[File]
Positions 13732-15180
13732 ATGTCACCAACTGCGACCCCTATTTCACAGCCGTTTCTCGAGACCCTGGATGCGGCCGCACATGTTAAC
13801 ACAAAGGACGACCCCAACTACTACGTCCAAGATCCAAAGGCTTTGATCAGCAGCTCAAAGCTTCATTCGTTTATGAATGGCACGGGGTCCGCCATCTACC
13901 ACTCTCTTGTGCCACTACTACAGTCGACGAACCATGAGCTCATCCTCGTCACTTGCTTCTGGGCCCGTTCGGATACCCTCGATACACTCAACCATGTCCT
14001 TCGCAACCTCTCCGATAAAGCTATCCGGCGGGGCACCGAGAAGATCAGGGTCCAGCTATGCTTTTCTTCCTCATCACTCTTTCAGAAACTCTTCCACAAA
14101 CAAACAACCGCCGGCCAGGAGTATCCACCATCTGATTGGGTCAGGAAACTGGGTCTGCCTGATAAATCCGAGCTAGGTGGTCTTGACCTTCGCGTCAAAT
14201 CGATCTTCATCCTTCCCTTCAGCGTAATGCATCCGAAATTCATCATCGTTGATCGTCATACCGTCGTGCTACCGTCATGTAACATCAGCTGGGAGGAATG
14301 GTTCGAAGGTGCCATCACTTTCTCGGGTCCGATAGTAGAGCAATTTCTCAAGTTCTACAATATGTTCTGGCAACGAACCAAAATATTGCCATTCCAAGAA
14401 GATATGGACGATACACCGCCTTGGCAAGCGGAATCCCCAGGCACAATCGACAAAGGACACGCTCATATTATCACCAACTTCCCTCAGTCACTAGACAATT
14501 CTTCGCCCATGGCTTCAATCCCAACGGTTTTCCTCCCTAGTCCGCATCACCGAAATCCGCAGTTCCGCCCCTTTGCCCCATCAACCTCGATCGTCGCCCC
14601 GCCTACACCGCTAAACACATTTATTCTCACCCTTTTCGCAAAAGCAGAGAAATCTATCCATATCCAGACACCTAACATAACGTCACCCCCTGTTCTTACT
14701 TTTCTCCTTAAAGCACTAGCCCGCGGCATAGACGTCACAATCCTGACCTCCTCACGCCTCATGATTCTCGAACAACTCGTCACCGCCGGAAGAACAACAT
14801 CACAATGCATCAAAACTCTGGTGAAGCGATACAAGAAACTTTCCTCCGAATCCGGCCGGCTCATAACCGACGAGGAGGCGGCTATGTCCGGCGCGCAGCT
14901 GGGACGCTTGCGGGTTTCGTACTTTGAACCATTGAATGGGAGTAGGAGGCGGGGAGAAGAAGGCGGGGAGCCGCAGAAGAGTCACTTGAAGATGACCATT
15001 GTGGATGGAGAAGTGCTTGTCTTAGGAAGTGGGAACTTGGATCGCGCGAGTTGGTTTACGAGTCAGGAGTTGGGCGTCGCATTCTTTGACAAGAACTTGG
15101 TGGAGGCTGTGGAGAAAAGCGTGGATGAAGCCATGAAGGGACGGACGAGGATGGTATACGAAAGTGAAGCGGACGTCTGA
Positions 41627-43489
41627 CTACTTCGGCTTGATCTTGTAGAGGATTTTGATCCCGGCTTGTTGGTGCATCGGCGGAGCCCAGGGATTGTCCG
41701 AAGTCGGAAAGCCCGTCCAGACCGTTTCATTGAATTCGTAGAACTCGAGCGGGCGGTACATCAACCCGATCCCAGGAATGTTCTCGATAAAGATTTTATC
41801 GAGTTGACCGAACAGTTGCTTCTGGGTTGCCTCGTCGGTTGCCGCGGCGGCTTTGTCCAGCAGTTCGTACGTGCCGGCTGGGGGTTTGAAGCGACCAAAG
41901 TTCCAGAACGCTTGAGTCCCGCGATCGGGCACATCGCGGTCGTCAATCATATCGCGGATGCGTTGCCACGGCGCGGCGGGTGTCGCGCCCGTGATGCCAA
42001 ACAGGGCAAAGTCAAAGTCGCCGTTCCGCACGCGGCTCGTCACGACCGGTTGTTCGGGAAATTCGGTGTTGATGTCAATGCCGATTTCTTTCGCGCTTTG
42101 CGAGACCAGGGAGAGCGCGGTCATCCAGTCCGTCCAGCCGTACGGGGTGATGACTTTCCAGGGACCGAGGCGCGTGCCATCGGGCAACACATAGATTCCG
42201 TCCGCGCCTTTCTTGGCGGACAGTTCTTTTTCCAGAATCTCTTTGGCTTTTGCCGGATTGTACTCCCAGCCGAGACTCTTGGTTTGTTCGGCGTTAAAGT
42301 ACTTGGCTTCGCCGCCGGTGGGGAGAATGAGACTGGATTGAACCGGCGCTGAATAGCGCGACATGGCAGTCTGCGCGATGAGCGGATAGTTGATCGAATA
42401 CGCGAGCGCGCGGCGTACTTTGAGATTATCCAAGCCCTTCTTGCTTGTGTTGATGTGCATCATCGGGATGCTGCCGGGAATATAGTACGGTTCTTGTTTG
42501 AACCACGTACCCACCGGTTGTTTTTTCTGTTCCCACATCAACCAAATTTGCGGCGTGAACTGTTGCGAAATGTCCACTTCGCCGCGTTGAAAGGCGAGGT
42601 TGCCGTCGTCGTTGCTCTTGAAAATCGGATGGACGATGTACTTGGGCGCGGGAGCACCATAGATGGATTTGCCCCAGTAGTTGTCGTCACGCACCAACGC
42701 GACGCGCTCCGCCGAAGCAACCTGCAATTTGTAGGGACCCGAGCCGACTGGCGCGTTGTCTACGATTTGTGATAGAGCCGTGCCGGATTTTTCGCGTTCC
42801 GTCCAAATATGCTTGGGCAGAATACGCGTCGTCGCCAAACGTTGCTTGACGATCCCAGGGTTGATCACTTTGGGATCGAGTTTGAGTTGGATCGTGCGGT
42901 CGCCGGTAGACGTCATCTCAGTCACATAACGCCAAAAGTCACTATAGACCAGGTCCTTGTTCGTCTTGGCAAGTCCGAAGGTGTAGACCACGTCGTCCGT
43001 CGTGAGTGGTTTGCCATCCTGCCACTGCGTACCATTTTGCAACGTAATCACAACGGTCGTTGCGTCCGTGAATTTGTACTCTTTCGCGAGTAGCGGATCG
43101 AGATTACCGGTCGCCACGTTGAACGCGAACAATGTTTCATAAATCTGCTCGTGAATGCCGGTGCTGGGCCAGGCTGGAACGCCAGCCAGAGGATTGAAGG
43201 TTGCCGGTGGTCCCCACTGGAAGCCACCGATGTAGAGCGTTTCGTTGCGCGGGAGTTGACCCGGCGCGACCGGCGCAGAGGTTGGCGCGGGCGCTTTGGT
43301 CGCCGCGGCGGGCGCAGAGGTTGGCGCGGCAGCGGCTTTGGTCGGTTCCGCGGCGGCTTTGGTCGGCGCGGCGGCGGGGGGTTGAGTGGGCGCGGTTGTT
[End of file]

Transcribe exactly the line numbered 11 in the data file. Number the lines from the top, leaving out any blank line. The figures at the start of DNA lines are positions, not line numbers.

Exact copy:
14601 GCCTACACCGCTAAACACATTTATTCTCACCCTTTTCGCAAAAGCAGAGAAATCTATCCATATCCAGACACCTAACATAACGTCACCCCCTGTTCTTACT